In building his team, Klapper has helped bring together under one “virtual” roof a diverse array of lawyers, paralegals, engineers, technology experts, billing specialists, and jack-of-all-trades utility players to help the group defend legal matters and advise the business.
“Good leaders need to welcome the input and creativity of everyone into the team. If you fail to do so, you miss out, and the product or services you provide suffer.”
“We need more than legal minds on the team because we can’t help build an effective defense or business strategy unless we really understand how our company’s vehicles and products actually function—and what is important to the company and our customers,” Klapper explains. “The thorny questions we answer are by nature interdisciplinary and require input and insights from several sources.”
Klapper’s work with his diverse team has not gone unnoticed. “Tony is an exceptional lawyer,” says Paul Collins, partner at Nelson Mullins Riley & Scarborough. “He assembles diverse teams of lawyers and nonlawyers to evaluate difficult legal problems. This allows him to see the issue from different disciplines and perspectives, resulting in better long-term solutions.”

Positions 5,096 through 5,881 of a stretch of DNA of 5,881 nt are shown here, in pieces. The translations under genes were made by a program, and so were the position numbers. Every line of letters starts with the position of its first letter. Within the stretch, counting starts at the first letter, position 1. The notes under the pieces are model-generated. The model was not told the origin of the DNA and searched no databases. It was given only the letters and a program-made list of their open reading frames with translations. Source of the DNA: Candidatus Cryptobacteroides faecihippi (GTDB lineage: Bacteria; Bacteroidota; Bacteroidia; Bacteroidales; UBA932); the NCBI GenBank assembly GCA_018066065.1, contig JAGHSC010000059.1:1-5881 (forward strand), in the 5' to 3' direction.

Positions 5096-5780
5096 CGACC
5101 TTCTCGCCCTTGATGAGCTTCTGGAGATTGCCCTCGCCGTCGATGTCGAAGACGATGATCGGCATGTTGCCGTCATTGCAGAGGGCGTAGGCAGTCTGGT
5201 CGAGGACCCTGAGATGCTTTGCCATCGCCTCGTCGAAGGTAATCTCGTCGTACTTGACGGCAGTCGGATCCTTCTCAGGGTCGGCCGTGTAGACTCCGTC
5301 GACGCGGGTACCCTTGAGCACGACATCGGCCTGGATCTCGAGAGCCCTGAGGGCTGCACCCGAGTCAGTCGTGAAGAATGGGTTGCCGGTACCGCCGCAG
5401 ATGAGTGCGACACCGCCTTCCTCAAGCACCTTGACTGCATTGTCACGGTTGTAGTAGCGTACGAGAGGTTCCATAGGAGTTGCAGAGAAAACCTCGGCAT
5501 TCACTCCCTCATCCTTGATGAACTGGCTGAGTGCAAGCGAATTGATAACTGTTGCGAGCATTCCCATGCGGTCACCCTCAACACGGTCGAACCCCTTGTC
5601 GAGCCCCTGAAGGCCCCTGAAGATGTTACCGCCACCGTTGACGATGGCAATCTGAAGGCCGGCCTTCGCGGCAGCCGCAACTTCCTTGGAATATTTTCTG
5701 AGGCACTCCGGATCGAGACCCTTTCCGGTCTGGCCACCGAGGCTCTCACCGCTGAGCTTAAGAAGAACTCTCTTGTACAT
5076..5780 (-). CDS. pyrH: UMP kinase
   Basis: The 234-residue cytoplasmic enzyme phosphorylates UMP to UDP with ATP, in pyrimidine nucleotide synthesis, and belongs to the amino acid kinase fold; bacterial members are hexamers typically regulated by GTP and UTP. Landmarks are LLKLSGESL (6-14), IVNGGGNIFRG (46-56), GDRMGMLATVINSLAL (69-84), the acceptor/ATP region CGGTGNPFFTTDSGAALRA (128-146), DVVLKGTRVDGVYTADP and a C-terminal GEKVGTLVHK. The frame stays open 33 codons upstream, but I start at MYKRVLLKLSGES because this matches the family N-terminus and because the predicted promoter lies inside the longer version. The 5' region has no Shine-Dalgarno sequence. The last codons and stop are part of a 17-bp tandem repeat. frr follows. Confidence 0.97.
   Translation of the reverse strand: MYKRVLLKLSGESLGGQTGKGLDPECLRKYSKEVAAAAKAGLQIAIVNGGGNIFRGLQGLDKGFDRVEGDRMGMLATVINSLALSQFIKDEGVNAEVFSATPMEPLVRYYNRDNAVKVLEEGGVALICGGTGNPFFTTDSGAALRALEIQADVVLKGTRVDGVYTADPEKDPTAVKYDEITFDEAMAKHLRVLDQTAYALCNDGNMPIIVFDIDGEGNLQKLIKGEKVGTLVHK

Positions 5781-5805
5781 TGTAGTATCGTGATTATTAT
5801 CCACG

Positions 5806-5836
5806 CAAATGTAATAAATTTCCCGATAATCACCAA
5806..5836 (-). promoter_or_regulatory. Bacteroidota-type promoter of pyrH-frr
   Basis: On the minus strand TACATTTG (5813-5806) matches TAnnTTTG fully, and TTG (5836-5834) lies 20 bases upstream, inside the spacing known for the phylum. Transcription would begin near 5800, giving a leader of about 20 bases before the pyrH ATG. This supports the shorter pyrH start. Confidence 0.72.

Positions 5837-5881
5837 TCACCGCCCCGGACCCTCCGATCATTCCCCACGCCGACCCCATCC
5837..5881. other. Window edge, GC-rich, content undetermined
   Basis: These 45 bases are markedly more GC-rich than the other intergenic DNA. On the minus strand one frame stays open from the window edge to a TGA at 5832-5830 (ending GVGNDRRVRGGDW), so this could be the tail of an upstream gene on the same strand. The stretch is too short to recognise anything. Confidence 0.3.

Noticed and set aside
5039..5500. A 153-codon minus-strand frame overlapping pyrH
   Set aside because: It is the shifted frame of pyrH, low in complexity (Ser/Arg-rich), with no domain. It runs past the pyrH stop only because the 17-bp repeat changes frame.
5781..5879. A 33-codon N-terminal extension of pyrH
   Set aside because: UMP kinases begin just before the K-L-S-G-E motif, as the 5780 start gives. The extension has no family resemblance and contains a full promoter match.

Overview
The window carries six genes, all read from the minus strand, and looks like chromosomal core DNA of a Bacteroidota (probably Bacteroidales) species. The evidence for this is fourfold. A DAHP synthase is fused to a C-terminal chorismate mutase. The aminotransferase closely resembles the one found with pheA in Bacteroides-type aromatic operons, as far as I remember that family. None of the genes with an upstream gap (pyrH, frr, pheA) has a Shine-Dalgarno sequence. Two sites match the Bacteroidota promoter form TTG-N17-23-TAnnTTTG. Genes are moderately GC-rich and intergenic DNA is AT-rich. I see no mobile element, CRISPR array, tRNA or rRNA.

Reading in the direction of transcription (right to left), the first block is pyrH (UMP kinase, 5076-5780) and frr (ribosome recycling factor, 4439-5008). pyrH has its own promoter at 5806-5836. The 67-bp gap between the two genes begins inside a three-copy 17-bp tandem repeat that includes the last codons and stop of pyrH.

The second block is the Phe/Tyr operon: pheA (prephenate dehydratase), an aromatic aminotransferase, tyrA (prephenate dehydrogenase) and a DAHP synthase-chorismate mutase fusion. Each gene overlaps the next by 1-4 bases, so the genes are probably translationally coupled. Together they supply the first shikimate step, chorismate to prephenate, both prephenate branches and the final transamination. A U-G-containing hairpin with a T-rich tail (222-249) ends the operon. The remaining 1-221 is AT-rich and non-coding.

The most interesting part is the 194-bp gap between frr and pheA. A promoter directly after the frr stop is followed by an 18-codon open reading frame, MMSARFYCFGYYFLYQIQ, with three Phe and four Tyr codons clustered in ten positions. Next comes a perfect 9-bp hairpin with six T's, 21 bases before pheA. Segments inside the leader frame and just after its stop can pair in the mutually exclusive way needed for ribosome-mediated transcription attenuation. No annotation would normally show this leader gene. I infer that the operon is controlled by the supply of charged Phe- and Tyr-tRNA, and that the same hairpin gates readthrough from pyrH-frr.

After his decade at Kirkland & Ellis and another decade at Reed Smith, Klapper was a managing director at a consulting firm, where he helped trial attorneys develop strong case narratives and craft compelling arguments for judges and juries. There, he saw how everyone from PhD jury consultants to graphic designers to administrative assistants made equally valuable contributions.
“Good leaders need to welcome the input and creativity of everyone into the team,” he says. “If you fail to do so, you miss out, and the product or services you provide suffer.” Whether the PAG is defending a class action suit, counseling on National Highway Traffic Safety Administration requirements, or advising marketing teams on print and TV ads, all members of the team are invited, encouraged, and expected to contribute.
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In fact, Klapper believes so strongly in the value nonlawyers can bring that he’s looking for new ways to leverage this insight at VWGoA, particularly for those matters that they are contemplating bringing to trial. For example, he is planning to involve volunteers from the company’s other departments to “pressure-test” narratives before they are finalized for trial.